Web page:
The Most Useful Question to Ask About Expertise

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What a question about growth marketing tells us about expertise — and why expert-novice differences are so useful to probe if you're a practitioner.

One of the nice things about reading a lot of expertise research is that you learn to pay very special attention to questions of the form “what differentiates a top <x> from one who is merely good?” So, for instance, you should listen carefully when a high performance salesperson is asked “what differentiates a top salesperson from one who is merely good?” and “what would an expert do here that a novice wouldn’t?” and also “what mistake would you have made here, were you less experienced?”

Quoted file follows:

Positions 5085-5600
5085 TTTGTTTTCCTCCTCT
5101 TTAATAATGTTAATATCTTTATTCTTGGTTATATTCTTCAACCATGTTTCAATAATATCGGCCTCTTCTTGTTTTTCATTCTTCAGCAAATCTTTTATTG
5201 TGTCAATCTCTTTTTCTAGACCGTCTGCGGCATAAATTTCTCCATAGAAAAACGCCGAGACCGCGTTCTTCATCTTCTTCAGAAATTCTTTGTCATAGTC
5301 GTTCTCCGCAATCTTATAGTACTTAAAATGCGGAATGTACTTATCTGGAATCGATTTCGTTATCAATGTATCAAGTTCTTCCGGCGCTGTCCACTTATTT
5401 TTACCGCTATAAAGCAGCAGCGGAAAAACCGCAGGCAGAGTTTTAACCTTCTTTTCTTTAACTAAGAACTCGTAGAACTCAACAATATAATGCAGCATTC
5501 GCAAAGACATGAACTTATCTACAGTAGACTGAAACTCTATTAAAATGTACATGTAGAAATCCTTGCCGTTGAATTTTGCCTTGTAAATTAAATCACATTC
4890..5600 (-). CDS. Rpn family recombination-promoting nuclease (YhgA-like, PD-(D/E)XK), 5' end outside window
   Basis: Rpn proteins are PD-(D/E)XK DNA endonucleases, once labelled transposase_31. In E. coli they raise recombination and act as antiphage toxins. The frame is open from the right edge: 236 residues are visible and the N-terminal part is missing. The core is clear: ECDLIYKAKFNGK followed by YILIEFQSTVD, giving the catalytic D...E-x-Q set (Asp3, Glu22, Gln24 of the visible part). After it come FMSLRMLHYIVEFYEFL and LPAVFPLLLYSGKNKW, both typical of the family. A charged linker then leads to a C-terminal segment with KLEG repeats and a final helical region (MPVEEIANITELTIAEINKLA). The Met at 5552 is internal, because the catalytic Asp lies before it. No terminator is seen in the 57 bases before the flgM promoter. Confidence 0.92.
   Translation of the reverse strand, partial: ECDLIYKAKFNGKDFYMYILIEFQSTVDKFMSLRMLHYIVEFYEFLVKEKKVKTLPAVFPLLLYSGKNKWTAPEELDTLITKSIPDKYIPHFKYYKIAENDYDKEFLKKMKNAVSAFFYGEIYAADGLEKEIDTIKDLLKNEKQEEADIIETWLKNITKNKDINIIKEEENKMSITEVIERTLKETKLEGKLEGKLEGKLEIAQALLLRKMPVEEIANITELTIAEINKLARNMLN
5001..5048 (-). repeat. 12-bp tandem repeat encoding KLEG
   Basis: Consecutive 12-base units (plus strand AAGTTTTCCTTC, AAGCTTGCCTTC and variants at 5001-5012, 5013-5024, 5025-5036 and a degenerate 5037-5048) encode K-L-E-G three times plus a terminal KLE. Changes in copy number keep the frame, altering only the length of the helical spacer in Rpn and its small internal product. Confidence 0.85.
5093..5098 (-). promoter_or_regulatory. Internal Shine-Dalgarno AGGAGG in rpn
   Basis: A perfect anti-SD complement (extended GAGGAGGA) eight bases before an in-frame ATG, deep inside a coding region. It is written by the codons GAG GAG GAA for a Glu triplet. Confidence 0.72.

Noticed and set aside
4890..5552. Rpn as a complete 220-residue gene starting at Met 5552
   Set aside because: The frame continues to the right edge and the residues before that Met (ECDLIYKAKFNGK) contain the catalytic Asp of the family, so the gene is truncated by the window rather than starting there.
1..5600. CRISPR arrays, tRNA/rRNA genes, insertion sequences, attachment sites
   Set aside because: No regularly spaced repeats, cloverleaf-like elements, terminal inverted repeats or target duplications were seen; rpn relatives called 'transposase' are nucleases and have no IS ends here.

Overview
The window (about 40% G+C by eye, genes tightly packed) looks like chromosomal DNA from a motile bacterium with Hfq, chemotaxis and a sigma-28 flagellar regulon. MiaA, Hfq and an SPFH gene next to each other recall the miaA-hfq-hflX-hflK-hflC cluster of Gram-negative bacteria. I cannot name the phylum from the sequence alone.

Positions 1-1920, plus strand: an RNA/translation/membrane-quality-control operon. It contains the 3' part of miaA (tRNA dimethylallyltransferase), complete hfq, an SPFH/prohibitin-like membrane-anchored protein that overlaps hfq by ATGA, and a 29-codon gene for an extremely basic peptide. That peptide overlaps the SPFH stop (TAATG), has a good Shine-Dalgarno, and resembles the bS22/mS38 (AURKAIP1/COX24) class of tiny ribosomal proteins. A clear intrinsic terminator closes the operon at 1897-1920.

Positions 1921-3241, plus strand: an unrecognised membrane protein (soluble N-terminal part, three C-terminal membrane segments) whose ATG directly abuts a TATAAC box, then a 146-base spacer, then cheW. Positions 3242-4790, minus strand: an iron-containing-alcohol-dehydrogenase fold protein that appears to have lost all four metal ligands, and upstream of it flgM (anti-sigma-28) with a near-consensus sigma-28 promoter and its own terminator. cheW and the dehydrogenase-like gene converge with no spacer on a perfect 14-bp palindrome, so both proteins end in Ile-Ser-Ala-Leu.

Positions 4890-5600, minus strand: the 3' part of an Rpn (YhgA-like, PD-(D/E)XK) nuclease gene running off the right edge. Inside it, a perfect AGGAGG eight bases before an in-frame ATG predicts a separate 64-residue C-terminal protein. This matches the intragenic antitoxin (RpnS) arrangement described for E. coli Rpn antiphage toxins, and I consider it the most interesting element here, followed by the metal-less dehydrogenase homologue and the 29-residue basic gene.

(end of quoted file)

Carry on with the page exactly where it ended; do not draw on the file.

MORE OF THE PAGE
The technical term for these questions is that you are ‘probing for expert-novice differences’, but the overall approach is known as the ‘expert-novice research paradigm’ within the expertise literature. There are some criticisms levelled against this research approach — which we’ll get to in a bit — but it is, broadly speaking, a highly effective tool for getting at the heart of expertise.

I want to talk a little about why this approach works, and why you might want to ask these questions. To do this, I’ll have to explain the nature of expertise in a specific skill domain.

I’ll illustrate with one in-depth example.

About a week ago, I was listening to the Acquired LP podcast, when I heard host Ben Gilbert ask pricing expert Patrick Campbell: “For someone who’s never been around an A-plus growth person, and they kinda feel like a lot of people that they’ve worked with are good … how do you know?

Originally published , last updated .

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